So you are starting a job search, BEWARE …

By Ted Daywalt   

When you go into a job search, there are many seemingly great opportunities that may come your way. The following is a list of suggestions compiled from various professionals to job seekers on what to avoid and how to search. Like many things in life, the term “caveat emptor” (buyer beware) applies.

1. Do not just look at the money when searching for a job. The number one reason people switch jobs is lack of job satisfaction. Be sure you are going to be satisfied at your new job and can enjoy working with the people in the company.

2. If you are currently in a job, DO NOT tell any of your co-workers or friends that you are looking for a new job. All too often, your “best friend” at work suddenly wants your job. If word gets back to your employer, you may lose your job or diminish any chances for promotion.

3. If you currently have a job, DO NOT post your resume to the Internet unless you do not care if your current employer knows you are in the job market.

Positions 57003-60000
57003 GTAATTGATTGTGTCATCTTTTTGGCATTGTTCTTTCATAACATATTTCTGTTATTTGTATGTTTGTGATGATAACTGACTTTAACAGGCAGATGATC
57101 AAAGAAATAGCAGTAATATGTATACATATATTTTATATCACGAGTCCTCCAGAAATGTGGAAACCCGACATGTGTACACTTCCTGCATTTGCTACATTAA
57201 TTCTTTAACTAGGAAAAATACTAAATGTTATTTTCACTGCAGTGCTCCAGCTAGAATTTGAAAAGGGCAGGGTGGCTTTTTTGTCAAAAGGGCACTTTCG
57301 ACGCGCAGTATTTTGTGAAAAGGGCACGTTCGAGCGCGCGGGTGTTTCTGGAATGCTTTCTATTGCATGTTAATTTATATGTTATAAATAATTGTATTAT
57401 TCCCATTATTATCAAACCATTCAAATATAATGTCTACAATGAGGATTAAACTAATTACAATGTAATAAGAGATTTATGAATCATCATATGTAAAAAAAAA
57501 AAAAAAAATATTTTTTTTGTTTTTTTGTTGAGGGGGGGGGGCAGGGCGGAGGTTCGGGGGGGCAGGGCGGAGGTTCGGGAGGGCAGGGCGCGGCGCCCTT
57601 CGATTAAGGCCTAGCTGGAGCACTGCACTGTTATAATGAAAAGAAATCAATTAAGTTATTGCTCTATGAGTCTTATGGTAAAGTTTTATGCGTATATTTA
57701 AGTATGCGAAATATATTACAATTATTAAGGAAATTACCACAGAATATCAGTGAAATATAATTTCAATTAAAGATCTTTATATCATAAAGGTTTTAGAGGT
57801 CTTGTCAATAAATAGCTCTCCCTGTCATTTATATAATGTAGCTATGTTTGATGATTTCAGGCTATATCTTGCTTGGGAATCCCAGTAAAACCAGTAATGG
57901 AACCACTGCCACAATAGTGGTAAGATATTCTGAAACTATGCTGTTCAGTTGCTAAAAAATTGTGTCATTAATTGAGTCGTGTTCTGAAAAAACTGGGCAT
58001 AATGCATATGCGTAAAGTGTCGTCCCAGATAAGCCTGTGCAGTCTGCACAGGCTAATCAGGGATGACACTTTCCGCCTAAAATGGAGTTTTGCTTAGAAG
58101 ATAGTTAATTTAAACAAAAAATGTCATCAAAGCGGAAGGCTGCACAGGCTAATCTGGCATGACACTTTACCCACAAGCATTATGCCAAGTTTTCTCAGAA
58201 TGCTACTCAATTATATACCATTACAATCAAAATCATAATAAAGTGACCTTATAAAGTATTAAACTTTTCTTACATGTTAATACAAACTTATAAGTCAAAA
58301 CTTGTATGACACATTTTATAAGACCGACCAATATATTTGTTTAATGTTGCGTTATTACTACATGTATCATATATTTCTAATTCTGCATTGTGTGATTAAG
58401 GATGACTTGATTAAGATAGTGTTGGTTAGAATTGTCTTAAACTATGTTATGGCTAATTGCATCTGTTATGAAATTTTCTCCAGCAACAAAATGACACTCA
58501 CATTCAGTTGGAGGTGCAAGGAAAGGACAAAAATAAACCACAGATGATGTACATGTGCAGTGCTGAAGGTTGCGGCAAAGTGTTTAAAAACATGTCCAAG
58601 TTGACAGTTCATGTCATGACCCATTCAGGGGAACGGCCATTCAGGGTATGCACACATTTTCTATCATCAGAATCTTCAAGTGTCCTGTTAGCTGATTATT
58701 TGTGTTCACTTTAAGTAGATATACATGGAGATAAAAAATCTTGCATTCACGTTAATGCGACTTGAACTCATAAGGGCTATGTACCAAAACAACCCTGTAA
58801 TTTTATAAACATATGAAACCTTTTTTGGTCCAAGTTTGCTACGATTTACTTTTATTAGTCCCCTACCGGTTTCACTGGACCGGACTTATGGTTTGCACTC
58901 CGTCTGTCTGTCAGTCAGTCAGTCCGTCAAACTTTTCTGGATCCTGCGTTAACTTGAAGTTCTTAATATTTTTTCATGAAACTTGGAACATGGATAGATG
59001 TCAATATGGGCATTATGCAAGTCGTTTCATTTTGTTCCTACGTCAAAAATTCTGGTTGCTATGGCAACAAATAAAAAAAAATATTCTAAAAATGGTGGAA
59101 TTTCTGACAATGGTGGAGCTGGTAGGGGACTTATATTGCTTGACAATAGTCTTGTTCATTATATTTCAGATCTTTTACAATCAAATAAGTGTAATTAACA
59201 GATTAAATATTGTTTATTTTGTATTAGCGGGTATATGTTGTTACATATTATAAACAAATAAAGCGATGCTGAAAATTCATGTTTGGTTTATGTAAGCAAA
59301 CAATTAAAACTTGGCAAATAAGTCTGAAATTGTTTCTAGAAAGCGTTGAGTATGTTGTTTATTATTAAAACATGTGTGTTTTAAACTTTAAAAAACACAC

4. NEVER pay anyone to assist you in your job search. Professionals are paid by companies and clients to find qualified candidates.

5. If you use a recruiter, do not let the recruiter tell you that they are the only one you can work with in your job search. The object of the exercise is for you to find a suitable job, not just be a commission for a recruiter.

6. If you have to buy product to resell on a one-to-one basis or create a “down-line”, consider who is making the money. Be sure to investigate very carefully any Multi-Level Marketing (MLM) or get rich quick schemes. Very few people actually make money in MLM or get rich quick schemes, much less support a family.

7. If you are looking at a straight commission position, look carefully at how many people have succeeded in the job and what type of support is provided.

8. If you are not certain as to what type of job you want, take a skills inventory test to identify what type of job would best suite you.

9. Recognize that finding a job is a full time job itself. You will spend a lot of time researching new companies, sending out resumes, keeping a journal, networking and making follow up phone calls.